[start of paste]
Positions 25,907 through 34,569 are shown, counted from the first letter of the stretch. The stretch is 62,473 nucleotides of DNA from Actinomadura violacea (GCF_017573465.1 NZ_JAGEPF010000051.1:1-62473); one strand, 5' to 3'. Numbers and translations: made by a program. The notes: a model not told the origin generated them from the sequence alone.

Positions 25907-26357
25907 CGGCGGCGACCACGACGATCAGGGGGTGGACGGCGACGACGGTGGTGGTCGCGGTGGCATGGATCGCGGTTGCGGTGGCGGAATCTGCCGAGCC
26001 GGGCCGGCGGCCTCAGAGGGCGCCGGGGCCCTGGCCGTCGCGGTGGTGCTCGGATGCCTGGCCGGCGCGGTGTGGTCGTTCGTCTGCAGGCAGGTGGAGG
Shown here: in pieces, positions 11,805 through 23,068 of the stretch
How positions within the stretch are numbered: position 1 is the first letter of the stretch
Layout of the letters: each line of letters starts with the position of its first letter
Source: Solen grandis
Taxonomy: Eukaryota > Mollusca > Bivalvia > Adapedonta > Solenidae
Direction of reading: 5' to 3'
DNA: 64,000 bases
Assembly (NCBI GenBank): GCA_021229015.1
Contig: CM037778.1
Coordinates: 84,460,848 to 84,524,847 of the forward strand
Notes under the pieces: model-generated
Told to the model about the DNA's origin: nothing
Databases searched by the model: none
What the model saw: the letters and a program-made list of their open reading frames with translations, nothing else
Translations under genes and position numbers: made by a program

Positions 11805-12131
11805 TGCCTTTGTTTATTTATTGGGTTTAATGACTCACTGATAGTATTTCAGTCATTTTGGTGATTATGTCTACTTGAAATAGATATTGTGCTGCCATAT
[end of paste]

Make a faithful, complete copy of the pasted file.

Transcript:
Positions 25,907 through 34,569 are shown, counted from the first letter of the stretch. The stretch is 62,473 nucleotides of DNA from Actinomadura violacea (GCF_017573465.1 NZ_JAGEPF010000051.1:1-62473); one strand, 5' to 3'. Numbers and translations: made by a program. The notes: a model not told the origin generated them from the sequence alone.

Positions 25907-26357
25907 CGGCGGCGACCACGACGATCAGGGGGTGGACGGCGACGACGGTGGTGGTCGCGGTGGCATGGATCGCGGTTGCGGTGGCGGAATCTGCCGAGCC
26001 GGGCCGGCGGCCTCAGAGGGCGCCGGGGCCCTGGCCGTCGCGGTGGTGCTCGGATGCCTGGCCGGCGCGGTGTGGTCGTTCGTCTGCAGGCAGGTGGAGG
Shown here: in pieces, positions 11,805 through 23,068 of the stretch
How positions within the stretch are numbered: position 1 is the first letter of the stretch
Layout of the letters: each line of letters starts with the position of its first letter
Source: Solen grandis
Taxonomy: Eukaryota > Mollusca > Bivalvia > Adapedonta > Solenidae
Direction of reading: 5' to 3'
DNA: 64,000 bases
Assembly (NCBI GenBank): GCA_021229015.1
Contig: CM037778.1
Coordinates: 84,460,848 to 84,524,847 of the forward strand
Notes under the pieces: model-generated
Told to the model about the DNA's origin: nothing
Databases searched by the model: none
What the model saw: the letters and a program-made list of their open reading frames with translations, nothing else
Translations under genes and position numbers: made by a program

Positions 11805-12131
11805 TGCCTTTGTTTATTTATTGGGTTTAATGACTCACTGATAGTATTTCAGTCATTTTGGTGATTATGTCTACTTGAAATAGATATTGTGCTGCCATAT